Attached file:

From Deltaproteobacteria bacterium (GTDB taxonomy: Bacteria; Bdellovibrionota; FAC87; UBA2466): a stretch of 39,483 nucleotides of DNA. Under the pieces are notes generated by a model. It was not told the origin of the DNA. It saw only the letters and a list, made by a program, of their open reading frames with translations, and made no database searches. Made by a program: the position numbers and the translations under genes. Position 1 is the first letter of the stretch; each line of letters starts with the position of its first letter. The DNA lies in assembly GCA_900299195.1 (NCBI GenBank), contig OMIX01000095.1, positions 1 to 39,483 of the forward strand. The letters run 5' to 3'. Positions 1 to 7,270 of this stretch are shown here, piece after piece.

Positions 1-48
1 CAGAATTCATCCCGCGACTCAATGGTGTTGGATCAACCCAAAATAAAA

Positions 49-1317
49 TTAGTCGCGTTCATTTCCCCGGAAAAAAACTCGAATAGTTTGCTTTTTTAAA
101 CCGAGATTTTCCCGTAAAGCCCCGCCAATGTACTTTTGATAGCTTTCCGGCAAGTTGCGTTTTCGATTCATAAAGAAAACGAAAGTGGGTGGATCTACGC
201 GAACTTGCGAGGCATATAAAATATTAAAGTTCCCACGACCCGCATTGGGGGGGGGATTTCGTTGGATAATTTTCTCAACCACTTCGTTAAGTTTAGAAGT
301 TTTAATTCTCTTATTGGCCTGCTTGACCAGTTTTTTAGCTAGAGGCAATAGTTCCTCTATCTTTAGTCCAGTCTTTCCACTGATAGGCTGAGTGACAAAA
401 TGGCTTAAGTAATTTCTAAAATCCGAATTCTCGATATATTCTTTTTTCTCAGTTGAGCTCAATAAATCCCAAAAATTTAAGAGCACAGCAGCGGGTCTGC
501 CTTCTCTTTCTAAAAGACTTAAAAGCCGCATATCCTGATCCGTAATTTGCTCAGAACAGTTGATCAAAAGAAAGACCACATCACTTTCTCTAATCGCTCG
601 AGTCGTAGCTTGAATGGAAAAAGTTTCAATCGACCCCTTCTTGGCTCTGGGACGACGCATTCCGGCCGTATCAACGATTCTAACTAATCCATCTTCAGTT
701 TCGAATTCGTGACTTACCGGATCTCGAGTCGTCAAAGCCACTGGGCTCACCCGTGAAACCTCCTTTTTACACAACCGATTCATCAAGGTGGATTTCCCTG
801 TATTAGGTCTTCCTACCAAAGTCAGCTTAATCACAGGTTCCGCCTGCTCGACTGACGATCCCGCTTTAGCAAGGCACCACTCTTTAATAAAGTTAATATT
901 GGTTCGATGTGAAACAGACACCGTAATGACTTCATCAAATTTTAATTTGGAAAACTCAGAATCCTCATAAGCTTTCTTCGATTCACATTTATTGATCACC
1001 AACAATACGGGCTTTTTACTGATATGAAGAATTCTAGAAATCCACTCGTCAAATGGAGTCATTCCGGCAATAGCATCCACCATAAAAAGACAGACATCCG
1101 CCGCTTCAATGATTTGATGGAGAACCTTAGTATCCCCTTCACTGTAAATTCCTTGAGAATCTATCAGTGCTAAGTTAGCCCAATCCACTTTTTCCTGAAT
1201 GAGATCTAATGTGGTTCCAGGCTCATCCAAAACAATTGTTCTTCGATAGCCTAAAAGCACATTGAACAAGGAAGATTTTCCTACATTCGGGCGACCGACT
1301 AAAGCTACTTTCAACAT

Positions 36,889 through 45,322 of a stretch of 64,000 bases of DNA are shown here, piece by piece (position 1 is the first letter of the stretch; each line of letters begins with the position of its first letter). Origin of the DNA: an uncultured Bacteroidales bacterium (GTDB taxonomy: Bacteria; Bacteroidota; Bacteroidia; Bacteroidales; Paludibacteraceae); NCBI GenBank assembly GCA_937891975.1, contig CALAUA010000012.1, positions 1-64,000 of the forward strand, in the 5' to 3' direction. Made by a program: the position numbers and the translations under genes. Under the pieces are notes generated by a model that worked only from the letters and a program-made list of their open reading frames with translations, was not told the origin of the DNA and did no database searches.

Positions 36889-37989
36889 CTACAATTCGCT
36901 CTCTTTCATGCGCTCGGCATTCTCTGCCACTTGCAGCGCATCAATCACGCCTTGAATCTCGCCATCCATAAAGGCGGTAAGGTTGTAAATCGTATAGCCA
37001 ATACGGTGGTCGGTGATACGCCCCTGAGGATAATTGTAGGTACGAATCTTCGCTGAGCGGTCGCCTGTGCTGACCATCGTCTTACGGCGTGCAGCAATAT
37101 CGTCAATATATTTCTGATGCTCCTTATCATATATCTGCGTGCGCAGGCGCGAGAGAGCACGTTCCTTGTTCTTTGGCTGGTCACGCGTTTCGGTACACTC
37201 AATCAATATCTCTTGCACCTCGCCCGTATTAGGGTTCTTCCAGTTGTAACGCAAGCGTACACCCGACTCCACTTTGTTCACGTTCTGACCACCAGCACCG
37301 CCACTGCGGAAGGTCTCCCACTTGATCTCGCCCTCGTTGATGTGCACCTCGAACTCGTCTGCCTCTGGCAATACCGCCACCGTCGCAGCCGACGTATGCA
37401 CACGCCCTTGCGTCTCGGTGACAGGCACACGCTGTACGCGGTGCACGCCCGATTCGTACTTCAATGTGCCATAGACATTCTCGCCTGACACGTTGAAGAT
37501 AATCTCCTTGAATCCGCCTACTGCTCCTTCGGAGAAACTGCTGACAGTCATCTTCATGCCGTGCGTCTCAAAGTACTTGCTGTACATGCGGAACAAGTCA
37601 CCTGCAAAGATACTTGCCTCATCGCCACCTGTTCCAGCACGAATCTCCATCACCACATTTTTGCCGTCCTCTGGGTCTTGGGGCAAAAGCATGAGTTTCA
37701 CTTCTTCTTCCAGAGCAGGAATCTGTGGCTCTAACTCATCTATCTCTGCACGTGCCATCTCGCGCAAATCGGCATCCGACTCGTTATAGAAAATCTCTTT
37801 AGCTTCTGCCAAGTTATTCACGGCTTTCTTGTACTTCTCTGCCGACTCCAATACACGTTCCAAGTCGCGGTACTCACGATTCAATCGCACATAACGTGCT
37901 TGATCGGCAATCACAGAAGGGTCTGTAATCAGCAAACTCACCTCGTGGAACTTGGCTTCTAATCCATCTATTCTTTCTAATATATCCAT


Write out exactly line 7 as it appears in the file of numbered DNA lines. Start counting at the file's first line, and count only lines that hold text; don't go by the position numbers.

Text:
201 GAACTTGCGAGGCATATAAAATATTAAAGTTCCCACGACCCGCATTGGGGGGGGGATTTCGTTGGATAATTTTCTCAACCACTTCGTTAAGTTTAGAAGT